Over 100 black holes have been hiding in the Milky Way all this time

Hide and seek on an unprecedented scale.

Steph Panecasio Former Editor
Steph Panecasio was an Editor based in Sydney, Australia. She knows a lot about the intersection of death, technology and culture. She's a fantasy geek who covers science, digital trends, video games, subcultures and more. Outside work, you'll most likely find her rewatching Lord of the Rings or listening to D&D podcasts.
Steph Panecasio
3 min read

Imagine this, but over 100 of them all nestled within a star cluster.


Of all the things to find hidden in your own cosmic backyard, you probably wouldn't expect a black hole. Something of that size and impact would be fairly noticeable, you'd think. As it happens, you'd be wrong. 

A study, published in the journal Nature on Monday, has discovered over 100 stellar-mass black holes hidden within a cluster of stars moving across the Milky Way. Conceptually that might sound alarming, but these ones are so far away that scientists aren't treating them as a direct threat to Earth. Instead they're taking this opportunity to learn more about our newfound neighbours. 

The cluster in question, Palomar 5, is approximately 80,000 light-years away from us, with the stars themselves spaced up to 30,000 light-years away from each other within the cluster -- creating a stellar stream across the galaxy. But it's the black holes that have captured scientists' attention.

Mark Gieles, an astrophysicist from the University of Barcelona and lead author of the study, said, "The number of black holes is roughly three times larger than expected from the number of stars in the cluster, and it means that more than 20% of the total cluster mass is made up of black holes."

"They each have a mass of about 20 times the mass of the Sun and they formed in supernova explosions at the end of the lives of massive stars, when the cluster was still very young."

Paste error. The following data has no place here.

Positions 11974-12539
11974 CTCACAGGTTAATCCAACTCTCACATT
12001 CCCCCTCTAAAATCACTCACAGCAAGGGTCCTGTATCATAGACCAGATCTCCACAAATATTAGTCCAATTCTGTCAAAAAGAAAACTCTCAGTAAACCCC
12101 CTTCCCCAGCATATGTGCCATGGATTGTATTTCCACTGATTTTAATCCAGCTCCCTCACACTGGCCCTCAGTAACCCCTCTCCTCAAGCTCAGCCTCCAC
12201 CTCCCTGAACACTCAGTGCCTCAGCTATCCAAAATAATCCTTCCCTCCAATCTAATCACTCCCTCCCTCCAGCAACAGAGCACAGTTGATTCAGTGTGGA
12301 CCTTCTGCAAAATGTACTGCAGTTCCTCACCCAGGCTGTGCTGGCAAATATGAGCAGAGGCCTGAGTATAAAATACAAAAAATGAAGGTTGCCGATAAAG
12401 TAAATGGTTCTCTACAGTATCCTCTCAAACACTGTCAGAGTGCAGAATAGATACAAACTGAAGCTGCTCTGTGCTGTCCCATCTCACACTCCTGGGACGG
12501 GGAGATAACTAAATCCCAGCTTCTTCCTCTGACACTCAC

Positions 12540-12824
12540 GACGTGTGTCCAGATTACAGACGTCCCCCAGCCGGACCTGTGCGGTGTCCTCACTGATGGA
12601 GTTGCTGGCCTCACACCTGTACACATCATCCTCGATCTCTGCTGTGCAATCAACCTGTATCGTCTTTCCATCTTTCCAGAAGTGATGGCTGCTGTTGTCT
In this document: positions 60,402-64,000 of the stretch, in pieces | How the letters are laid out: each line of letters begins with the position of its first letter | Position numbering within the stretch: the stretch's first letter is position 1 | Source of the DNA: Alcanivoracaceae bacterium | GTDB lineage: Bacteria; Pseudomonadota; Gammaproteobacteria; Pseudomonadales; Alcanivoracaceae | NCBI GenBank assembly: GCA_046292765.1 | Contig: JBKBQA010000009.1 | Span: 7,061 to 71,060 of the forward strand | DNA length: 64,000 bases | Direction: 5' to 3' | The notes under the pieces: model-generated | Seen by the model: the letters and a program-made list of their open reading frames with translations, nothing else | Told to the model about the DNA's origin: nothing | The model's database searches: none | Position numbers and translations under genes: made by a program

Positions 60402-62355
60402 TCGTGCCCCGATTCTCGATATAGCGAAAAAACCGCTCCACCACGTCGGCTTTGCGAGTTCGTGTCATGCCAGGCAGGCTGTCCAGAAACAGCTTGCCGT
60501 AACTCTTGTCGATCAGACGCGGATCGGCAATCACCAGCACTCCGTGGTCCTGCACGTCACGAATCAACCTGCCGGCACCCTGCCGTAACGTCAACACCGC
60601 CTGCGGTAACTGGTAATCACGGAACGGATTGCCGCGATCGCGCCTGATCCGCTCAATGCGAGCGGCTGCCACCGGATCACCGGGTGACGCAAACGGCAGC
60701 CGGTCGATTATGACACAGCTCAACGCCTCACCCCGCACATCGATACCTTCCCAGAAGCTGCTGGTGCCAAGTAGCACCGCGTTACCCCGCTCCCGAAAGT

The discovery helps identify Palomar 5 as a tidal cluster, not a globular cluster. The difference lies within the spread of stars -- globular clusters consist of stars all formed around the same time, while tidal clusters feature an array of ages, loosely distributed in a stream.

Before now, the origins of tidal streams had only been hypothesized. Now, with further analysis of Palomar 5 -- a unique case -- Gieles' team was able to use N-body simulations to recreate the orbits and evolutions of the stars making up the cluster.

The results show that the cluster's tidal stream most likely was formed due to a significant number of black holes slingshotting stars out of the cluster. This effect relies on orbital interactions within the cluster and wouldn't be possible with fewer black holes.

Not only could this discovery help explain how these tidal streams form, but it also may be instrumental in narrowing down the rough age and amount of black holes within clusters like Palomar 5.

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Simulations from the team showed that eventually -- in a billion years or so -- the cluster will begin to dissolve completely, but not before its composition changes to be more black hole than star.

"A big unknown in this scenario is how many black holes there are in clusters, which is hard to constrain observationally because we can not see black holes," said Fabio Antonini, an astrophysicist from Cardiff University. "Our method gives us a way to learn how many black holes there are in a star cluster by looking at the stars they eject."

So while you don't have to stress too much about being swallowed up by a fearsome swarm of black holes any time soon, there may be even more hidden within clusters we haven't yet analyzed.